The U.S. Supreme Court has declined to hear two cases concerning whether convicted felons should be denied the right to vote.
Although the Supreme Court has absolute control over what cases it will take and the rationale in these two cases might not have been especially strong, this is an issue that is likely to surface again.
There’s a case in Florida the Supreme Court might just take when the issue is ripe.
Felony disenfranchisement is the practice of barring convicted felons from voting.
Some states impose this penalty for life, while others allow convicted felons to vote once they have served their sentences, including parole, if any. Alabama, Connecticut, Delaware, Maryland and New Mexico have recently changed their laws to eliminate or soften the lifetime ban on voting.
Though it’s not mentioned in the cases returned to lower courts Monday, the fact that some 3.9 million people in the United States are permanently barred from voting — about a third of them black — due to a felony conviction is primarily the result of the aggressive way the war on drugs has been prosecuted over the last two decades.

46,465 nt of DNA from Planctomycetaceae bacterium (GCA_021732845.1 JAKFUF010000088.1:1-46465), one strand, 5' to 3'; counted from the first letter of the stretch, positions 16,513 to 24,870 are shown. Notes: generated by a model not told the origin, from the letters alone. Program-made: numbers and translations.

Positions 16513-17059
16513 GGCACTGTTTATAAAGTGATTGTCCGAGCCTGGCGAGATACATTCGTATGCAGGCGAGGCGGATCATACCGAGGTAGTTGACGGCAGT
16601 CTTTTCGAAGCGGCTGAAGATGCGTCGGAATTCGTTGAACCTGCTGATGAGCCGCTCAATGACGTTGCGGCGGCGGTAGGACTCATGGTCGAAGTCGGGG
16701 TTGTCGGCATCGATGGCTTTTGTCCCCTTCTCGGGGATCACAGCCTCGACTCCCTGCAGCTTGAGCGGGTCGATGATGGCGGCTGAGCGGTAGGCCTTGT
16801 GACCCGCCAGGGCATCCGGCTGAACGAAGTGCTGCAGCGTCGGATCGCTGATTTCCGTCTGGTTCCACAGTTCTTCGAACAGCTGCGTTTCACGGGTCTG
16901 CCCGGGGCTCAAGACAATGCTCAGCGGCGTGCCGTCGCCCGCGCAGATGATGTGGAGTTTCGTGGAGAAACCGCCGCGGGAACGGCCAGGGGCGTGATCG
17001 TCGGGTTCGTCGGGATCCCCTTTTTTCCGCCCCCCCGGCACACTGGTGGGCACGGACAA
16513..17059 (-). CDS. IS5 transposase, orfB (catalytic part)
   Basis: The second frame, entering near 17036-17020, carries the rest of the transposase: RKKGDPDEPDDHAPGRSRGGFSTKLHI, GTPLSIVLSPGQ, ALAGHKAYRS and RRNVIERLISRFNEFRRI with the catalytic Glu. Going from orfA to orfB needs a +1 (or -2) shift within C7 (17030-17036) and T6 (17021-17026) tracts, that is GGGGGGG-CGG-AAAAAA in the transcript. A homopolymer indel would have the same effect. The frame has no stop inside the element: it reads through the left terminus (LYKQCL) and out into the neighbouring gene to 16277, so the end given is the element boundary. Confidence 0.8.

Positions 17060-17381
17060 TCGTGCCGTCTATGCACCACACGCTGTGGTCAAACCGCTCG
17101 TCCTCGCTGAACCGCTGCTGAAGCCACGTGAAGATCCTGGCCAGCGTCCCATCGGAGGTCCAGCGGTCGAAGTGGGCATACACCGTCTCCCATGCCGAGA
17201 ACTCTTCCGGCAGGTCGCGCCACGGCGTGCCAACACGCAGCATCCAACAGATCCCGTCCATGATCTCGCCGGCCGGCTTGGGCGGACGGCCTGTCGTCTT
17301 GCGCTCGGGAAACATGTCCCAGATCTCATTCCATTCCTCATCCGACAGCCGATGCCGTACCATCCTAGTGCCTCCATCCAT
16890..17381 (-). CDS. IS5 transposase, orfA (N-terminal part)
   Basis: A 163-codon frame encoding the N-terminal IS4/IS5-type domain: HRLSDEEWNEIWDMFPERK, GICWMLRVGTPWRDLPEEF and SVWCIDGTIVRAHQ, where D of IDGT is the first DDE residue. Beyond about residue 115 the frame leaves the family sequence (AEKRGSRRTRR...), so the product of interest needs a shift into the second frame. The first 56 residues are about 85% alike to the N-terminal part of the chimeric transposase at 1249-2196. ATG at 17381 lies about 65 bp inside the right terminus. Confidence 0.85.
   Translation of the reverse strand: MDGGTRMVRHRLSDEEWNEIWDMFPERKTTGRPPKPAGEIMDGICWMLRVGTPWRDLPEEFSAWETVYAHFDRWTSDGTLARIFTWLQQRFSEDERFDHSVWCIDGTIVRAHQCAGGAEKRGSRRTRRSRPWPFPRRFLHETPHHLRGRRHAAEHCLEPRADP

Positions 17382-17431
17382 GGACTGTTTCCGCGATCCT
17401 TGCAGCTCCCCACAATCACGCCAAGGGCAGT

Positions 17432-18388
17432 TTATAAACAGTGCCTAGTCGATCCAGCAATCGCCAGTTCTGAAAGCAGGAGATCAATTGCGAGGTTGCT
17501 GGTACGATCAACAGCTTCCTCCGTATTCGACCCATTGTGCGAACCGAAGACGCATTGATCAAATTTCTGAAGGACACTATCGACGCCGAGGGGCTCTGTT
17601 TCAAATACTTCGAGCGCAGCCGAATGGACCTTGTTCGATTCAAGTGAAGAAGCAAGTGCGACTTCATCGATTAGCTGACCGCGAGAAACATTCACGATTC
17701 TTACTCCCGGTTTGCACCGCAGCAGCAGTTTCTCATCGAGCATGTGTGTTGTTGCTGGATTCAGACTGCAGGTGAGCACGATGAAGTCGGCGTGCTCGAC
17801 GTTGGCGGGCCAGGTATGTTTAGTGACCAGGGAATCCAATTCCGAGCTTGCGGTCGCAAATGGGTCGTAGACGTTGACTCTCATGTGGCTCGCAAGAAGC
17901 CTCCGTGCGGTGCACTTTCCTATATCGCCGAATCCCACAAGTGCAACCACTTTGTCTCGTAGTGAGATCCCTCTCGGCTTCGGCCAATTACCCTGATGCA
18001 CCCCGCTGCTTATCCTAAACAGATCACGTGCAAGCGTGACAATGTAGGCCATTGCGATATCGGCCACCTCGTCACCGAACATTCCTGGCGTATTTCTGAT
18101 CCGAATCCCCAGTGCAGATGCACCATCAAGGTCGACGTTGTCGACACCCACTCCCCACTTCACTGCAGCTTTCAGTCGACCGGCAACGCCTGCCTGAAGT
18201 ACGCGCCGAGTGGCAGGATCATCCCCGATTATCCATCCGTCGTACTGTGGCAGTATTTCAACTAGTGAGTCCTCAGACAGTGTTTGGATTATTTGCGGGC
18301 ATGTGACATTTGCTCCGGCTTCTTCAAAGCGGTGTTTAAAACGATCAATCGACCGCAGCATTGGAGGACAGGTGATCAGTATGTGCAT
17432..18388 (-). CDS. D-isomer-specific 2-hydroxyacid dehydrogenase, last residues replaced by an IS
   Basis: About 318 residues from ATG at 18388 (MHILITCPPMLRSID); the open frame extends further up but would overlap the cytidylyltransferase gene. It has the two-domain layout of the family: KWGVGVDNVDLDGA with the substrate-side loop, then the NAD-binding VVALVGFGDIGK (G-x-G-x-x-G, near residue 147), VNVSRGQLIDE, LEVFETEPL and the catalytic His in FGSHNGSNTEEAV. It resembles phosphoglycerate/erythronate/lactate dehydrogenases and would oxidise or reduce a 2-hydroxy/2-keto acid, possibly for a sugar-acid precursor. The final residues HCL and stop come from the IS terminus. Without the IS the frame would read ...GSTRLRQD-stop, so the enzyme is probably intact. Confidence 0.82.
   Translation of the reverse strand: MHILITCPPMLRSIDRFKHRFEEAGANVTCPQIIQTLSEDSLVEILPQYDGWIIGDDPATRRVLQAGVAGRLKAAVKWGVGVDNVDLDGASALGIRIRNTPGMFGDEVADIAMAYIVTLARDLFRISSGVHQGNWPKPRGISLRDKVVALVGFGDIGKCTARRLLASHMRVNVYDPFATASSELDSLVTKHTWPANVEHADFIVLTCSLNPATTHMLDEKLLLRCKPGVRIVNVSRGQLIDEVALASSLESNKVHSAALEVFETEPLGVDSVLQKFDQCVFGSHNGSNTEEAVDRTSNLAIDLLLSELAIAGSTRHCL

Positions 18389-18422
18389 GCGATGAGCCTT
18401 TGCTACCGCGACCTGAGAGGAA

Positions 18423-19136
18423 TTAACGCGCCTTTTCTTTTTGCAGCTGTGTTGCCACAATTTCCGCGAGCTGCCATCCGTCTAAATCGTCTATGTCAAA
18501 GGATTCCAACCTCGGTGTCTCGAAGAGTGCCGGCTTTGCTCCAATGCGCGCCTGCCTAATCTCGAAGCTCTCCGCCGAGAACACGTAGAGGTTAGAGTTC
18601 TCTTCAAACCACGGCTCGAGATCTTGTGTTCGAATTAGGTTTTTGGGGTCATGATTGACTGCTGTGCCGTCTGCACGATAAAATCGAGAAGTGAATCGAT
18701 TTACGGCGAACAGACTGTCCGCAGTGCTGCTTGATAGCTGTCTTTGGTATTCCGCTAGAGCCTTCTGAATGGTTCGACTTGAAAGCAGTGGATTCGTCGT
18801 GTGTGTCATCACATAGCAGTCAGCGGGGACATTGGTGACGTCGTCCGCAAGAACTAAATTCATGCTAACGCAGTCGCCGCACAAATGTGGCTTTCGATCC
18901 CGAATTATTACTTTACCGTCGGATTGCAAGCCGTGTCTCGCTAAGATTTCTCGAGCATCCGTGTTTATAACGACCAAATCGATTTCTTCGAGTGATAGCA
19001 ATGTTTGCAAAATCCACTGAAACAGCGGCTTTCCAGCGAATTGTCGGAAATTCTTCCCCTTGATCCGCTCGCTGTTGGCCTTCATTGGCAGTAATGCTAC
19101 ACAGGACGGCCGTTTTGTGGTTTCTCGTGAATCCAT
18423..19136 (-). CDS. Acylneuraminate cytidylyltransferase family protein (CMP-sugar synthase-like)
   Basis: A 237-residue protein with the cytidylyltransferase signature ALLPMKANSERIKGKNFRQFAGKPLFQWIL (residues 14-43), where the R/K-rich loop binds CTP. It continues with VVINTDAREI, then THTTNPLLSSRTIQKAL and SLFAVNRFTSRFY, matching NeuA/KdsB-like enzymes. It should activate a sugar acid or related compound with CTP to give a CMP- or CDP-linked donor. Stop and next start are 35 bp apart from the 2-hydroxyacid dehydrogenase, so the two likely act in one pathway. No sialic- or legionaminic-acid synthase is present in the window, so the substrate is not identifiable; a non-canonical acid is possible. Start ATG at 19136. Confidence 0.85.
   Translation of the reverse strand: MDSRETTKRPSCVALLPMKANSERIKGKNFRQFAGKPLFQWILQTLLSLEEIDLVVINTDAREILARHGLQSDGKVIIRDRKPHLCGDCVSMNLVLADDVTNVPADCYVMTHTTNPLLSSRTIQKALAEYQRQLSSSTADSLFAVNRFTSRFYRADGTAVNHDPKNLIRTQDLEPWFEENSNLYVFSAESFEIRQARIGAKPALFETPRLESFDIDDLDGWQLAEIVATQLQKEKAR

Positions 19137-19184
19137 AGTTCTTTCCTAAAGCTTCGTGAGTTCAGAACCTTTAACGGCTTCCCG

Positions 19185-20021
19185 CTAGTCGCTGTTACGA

The two cases the court decided not to hear — one from Washington state, the other from New York — argued that since a disproportionate number of blacks are convicted of felonies and thereby barred from voting, the law has the effect of discriminating against black citizens.
While blacks make up 12.2 percent of the population and use drugs at about the same rate as the rest of the population, they account for 38 percent of those arrested for drug offenses and 59 percent of those convicted.
One can see an argument on either side, but we’re inclined to think a lifetime ban on voting by convicted felons is overkill.
It imposes a punishment that essentially tells people they are forever barred from participating in the normal processes of governance, even if they have served the prescribed sentence and “paid their debt to society,” and even if they have turned their lives around and become decent, law-abiding citizens.
In many instances it is punishment that is unrelated to the original crime.
The question is whether a reform of this practice should be done by applying the Voting Rights Act of 1965 — as amended in 1982 to bar practices that have the effect, even without the intention, of discriminating by race — or through state-by-state legislative lobbying or popular initiatives.
We’re inclined to prefer the political process to judicial fiat.
But the case working its way up from Florida — in which plaintiffs will argue that the original 1868 life-long disenfranchisement law was enacted with the intention of preventing newly enfranchised black people from voting — could make the question moot.